Companies that are embracing cloud-native practices are also standing up Site Reliability Engineering (SRE) in their organizations. They are defining the right metrics to build resilient systems, and they are automating to eliminate toil.
Royal Bank of Canada (RBC), one of Canada’s largest banks serving 16 million clients worldwide, is a prime example of taking SRE seriously. In a session at SpringOne Platform, RBC spoke about its mission to provide next-generation platforms and services via a multi-cloud strategy.
“We are enabling the bank to transform legacy apps into cloud native and to adopt agile principles.” —John Keenleyside, Director of Cloud Platform Engineering at RBC
The company realized that traditional operations workflows were not the best model for supporting cloud-native applications; i.e. waiting for a user to log a help desk ticket and the ensuing lengthy process to resolve the problem. RBC needed to offer a platform that had high availability, supported low-latency transactions, and included proactive measures for monitoring and alerting. Enter Pivotal Platform running on VMware infrastructure.
RBC has a two-pizza-box platform team managing four Pivotal Platform foundations hosting more than 7200 application instances from more than 200 associated application teams. How does this small platform team do it all?
Making informed decisions with SRE
Key to the company’s strategy is the adoption of an SRE culture, and how they are using SRE to enable informed decisions about running Pivotal Platform as a product.
“During this journey, we set our minds to applying software engineering principles to solve operational challenges associated with our on premise cloud platform.” —Ron Cuffy, Cloud Platform Engineer at RBC
RBC has taken the best practices of SRE and interpreted them for the organization. The team started by working with Pivotal engineers and educating themselves. Then they worked closely with one of their more advanced, agile development teams to define the right measures that would meet the needs of their applications and be achievable by the platform team. They suggest you should approach SRE as an ongoing journey that will never end—you will iterate and improve.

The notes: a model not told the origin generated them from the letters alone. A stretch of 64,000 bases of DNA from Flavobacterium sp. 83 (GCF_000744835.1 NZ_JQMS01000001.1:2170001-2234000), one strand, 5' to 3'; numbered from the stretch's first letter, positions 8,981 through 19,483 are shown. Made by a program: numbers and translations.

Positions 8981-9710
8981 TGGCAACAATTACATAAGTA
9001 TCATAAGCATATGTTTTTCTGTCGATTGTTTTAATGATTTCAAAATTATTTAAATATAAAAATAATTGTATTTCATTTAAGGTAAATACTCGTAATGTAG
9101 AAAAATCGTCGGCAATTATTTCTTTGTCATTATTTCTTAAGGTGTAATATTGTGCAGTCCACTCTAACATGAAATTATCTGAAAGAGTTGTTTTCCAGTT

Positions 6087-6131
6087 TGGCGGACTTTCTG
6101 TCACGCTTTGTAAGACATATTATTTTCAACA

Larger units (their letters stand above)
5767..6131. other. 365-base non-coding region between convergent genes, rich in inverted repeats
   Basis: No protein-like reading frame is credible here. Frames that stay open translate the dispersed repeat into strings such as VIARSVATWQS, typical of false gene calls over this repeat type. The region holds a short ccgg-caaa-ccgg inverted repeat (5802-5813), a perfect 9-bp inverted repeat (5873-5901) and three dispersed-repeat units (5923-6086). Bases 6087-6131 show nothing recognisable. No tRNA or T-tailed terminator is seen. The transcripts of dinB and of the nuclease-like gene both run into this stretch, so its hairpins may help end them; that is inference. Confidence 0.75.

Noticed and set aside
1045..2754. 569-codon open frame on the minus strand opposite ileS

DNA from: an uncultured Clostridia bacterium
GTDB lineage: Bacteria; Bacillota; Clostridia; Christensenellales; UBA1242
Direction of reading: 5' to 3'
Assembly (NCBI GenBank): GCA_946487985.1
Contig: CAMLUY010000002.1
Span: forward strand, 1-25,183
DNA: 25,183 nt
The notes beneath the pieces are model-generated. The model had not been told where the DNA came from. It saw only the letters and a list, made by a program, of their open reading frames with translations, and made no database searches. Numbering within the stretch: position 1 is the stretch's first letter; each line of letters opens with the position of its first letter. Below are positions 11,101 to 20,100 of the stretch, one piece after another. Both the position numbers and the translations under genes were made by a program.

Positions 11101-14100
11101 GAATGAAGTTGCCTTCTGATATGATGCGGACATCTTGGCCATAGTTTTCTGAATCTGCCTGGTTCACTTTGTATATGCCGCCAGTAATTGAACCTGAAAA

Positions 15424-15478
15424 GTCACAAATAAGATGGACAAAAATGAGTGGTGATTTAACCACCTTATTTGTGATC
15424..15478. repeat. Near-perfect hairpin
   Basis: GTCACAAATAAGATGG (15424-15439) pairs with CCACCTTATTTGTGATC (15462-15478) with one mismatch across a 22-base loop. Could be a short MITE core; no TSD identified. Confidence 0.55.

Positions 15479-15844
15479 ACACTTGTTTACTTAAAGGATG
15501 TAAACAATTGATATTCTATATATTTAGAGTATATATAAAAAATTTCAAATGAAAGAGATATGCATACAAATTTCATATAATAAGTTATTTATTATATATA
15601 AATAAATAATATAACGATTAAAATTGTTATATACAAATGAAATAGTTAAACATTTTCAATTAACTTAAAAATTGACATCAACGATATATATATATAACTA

In their session, the RBC team covers in detail how they put Service Level Indicators (SLIs) and Service Level Objectives (SLOs) to work. They also cover many best practices for measuring and alerting based on their experience.
Reducing toil with automation
With a big focus on reducing toil, the RBC cloud platform team also worked through how they would automate their processes to meet audit and compliance policies, while still being agile. Their underlying goal was to treat the platform as a product, managing a backlog for the platform.
They found Concourse to be a great solution for getting teams onboarded, repaving BOSH, and keeping the platform up to date.
“Concourse is working hard so we don’t have to.” —John Keenleyside, Director of Cloud Platform Engineering at RBC
The platform team covers how they engaged Pivotal Platform Automation to help their configurations stay in sync. They automated product configuration and upgrades by following infrastructure-as-code principles, storing configurations and versions in a Git repository. They consider any manual changes to be a bad practice now.
Their Platform Automation pipeline validates that the staged configuration matches the configuration in the Git repo.
RBC Platform Automation Pipeline with Concourse
Another way they are introducing cloud-native techniques is with chaos testing. They see this as a preventative measure that can help platform teams understand how their systems will react to failure and help them improve. They’ve introduced the practice of game days where the team role plays in the face of chaotic scenarios. This helps the team understand Pivotal Platform better and build confidence.
Check out the session for all the details.